Study reveals real size of medieval English warhorses

Horses used by English knights of the era were ‘not quite’ as large as those portrayed in films and books

Despite popular depictions of English medieval warhorses as giant steeds, new research suggests that most mounts of the era were only as big as modern-day ponies – with movies and books playing up the myth of their stature.

The study, published in the International Journal of Osteoarchaeology, found that chargers used by English knights stood at less than 14.2 hands (about 57 inches) high.

The ancient ‘hand’ unit of measurement, specific to horses, measures equine height from the ground to the top of the shoulder. Only animals taller than that benchmark are classified as ‘horses’ by modern standards.

A team of archaeologists and historians analyzed around 2,000 skeletal remains from 171 different historic sites, including castles and a medieval horse cemetery, across the UK, dating from the fourth to the 17th centuries. The researchers also looked at historical records as well as fictional accounts of the era.

The study found that horses standing at 15 to 16 hands, roughly the size of modern racehorses and showjumpers, were “very rare indeed.” Even in the royal stables of the 13th and 14th centuries, such animals would apparently have been thought of as “very large.” However, fictional depictions of the period typically portray these mounts using animals as high as 18 hands (about 72 inches).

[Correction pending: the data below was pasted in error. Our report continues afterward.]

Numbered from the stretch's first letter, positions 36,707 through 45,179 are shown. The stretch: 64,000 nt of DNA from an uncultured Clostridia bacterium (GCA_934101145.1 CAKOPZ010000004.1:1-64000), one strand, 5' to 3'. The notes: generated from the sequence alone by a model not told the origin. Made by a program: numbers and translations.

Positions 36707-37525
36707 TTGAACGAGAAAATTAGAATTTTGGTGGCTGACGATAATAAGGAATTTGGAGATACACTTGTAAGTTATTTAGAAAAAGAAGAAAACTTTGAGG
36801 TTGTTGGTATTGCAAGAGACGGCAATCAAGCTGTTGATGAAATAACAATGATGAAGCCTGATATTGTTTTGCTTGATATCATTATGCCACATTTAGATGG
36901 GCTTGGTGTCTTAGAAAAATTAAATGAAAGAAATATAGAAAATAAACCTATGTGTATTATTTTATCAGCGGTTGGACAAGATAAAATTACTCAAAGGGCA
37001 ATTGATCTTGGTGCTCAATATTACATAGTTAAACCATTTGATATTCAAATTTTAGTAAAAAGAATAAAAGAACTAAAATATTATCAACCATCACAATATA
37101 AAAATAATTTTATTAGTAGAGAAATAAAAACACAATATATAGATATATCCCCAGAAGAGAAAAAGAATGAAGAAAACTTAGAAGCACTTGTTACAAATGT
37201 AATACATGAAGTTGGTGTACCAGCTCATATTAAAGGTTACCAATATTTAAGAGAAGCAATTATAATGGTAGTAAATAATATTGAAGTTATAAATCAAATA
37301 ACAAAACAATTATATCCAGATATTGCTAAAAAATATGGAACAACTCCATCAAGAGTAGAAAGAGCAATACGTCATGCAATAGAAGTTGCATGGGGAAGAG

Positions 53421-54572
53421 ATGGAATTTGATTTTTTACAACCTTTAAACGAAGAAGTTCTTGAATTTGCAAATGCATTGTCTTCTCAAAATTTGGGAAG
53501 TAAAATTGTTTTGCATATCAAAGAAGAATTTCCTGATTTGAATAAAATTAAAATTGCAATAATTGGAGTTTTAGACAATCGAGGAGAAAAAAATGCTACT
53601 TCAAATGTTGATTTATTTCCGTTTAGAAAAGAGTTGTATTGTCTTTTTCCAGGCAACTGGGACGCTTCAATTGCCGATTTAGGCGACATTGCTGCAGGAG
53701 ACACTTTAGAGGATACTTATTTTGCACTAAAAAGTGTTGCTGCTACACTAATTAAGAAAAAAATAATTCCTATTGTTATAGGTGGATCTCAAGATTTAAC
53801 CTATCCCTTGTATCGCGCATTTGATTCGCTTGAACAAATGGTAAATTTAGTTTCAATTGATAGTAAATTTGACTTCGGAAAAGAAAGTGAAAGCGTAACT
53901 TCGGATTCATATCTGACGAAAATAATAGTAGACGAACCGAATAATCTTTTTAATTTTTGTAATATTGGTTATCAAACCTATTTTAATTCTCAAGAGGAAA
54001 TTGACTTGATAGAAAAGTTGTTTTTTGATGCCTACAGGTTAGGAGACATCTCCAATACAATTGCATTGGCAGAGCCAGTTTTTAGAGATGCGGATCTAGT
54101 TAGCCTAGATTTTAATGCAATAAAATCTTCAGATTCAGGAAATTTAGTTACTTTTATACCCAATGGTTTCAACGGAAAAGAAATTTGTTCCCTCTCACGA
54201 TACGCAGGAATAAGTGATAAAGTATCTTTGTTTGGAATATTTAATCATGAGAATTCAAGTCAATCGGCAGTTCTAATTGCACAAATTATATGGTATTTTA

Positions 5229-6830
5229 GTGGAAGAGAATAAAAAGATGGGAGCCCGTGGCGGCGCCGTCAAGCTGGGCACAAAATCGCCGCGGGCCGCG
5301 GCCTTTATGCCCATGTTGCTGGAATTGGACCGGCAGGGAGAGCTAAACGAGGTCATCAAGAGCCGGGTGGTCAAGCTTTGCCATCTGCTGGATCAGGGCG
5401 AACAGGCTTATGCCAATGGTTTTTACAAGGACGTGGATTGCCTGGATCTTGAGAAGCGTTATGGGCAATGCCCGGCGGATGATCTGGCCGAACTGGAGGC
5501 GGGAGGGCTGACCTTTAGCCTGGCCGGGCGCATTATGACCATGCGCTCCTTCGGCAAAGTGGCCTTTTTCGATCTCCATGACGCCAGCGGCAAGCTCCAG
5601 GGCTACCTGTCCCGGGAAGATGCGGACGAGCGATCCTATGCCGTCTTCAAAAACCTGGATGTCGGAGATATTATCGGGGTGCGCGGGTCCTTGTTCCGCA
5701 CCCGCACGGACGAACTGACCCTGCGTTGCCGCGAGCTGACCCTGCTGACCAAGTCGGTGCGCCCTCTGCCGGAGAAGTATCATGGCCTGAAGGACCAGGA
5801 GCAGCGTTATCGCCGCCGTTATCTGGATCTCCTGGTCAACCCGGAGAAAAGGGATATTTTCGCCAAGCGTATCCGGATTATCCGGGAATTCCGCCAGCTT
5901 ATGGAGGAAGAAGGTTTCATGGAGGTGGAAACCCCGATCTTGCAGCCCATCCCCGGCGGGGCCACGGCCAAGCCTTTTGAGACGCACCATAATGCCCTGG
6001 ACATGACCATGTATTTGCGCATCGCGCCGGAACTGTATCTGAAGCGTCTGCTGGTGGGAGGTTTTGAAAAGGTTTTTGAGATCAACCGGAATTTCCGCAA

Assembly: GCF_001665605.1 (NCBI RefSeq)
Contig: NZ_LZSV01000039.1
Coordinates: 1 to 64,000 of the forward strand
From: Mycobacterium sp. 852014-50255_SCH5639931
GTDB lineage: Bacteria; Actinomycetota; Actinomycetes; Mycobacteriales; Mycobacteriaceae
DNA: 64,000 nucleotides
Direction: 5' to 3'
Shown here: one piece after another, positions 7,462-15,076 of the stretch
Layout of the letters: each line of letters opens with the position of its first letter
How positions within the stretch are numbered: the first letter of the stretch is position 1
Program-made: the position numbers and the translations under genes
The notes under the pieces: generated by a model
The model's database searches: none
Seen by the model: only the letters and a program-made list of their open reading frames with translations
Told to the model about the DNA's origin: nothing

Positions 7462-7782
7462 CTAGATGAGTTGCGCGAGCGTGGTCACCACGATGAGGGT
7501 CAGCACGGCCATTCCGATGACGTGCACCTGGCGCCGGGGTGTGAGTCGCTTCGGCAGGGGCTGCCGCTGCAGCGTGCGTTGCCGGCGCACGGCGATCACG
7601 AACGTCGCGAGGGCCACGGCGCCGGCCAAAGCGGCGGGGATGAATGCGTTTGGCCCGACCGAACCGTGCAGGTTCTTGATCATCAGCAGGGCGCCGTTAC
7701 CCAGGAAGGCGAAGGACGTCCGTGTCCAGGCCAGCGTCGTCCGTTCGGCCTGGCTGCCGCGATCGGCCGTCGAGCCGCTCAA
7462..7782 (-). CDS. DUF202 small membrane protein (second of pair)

Among the biggest remains found by the team was a 15-hand-tall horse from the Norman period between the 11th and 12th centuries. Its stature would put the animal at about the size of a small light riding horse today.

“It turns out that things are not quite as they have usually been portrayed. In popular culture, warhorses are often depicted as the size of a shire horse [a large load-pulling breed]. It really wasn’t like that,” Alan Outram, an archaeologist at the University of Exeter, told The Guardian.

The study suggests that warhorses were bred not for “raw size” alone, but for a mix of biological and cultural factors, as well as behavioral characteristics such as “temperament.” While there might have been large specimens, Outram said armies would have also needed smaller horses for long-distance raids and to transport equipment.

The researchers noted that it was not until the post-medieval period that the average height of horses approached something comparable to modern-day draft animals.

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